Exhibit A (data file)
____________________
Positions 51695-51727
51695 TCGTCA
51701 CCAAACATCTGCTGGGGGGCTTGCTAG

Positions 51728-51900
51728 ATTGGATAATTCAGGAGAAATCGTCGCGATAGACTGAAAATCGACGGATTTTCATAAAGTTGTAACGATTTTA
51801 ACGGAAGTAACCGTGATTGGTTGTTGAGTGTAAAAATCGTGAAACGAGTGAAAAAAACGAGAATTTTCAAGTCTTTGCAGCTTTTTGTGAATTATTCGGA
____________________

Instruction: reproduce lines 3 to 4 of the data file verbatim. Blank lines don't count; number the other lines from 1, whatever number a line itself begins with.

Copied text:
51701 CCAAACATCTGCTGGGGGGCTTGCTAG

Positions 51728-51900